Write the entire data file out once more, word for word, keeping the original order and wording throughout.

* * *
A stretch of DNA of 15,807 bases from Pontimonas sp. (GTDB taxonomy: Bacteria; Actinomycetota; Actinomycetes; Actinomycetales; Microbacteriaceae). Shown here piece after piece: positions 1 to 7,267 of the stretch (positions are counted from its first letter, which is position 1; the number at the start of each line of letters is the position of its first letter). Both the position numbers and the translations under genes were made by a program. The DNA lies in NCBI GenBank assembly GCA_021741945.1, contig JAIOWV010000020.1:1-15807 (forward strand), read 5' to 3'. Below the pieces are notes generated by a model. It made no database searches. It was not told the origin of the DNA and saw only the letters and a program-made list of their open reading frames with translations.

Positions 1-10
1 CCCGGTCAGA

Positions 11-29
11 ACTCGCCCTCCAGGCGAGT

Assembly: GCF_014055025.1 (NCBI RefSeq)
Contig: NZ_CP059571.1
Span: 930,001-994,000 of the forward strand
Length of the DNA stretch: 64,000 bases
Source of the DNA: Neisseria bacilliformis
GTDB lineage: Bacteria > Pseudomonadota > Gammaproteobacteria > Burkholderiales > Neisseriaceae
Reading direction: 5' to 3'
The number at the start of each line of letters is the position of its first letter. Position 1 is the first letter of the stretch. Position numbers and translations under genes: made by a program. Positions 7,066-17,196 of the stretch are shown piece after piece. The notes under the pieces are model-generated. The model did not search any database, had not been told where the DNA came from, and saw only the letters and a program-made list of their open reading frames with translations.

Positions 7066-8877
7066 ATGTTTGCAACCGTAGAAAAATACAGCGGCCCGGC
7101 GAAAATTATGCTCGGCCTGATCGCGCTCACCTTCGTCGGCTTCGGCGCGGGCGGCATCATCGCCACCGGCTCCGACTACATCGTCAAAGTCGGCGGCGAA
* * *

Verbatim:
A stretch of DNA of 15,807 bases from Pontimonas sp. (GTDB taxonomy: Bacteria; Actinomycetota; Actinomycetes; Actinomycetales; Microbacteriaceae). Shown here piece after piece: positions 1 to 7,267 of the stretch (positions are counted from its first letter, which is position 1; the number at the start of each line of letters is the position of its first letter). Both the position numbers and the translations under genes were made by a program. The DNA lies in NCBI GenBank assembly GCA_021741945.1, contig JAIOWV010000020.1:1-15807 (forward strand), read 5' to 3'. Below the pieces are notes generated by a model. It made no database searches. It was not told the origin of the DNA and saw only the letters and a program-made list of their open reading frames with translations.

Positions 1-10
1 CCCGGTCAGA

Positions 11-29
11 ACTCGCCCTCCAGGCGAGT

Assembly: GCF_014055025.1 (NCBI RefSeq)
Contig: NZ_CP059571.1
Span: 930,001-994,000 of the forward strand
Length of the DNA stretch: 64,000 bases
Source of the DNA: Neisseria bacilliformis
GTDB lineage: Bacteria > Pseudomonadota > Gammaproteobacteria > Burkholderiales > Neisseriaceae
Reading direction: 5' to 3'
The number at the start of each line of letters is the position of its first letter. Position 1 is the first letter of the stretch. Position numbers and translations under genes: made by a program. Positions 7,066-17,196 of the stretch are shown piece after piece. The notes under the pieces are model-generated. The model did not search any database, had not been told where the DNA came from, and saw only the letters and a program-made list of their open reading frames with translations.

Positions 7066-8877
7066 ATGTTTGCAACCGTAGAAAAATACAGCGGCCCGGC
7101 GAAAATTATGCTCGGCCTGATCGCGCTCACCTTCGTCGGCTTCGGCGCGGGCGGCATCATCGCCACCGGCTCCGACTACATCGTCAAAGTCGGCGGCGAA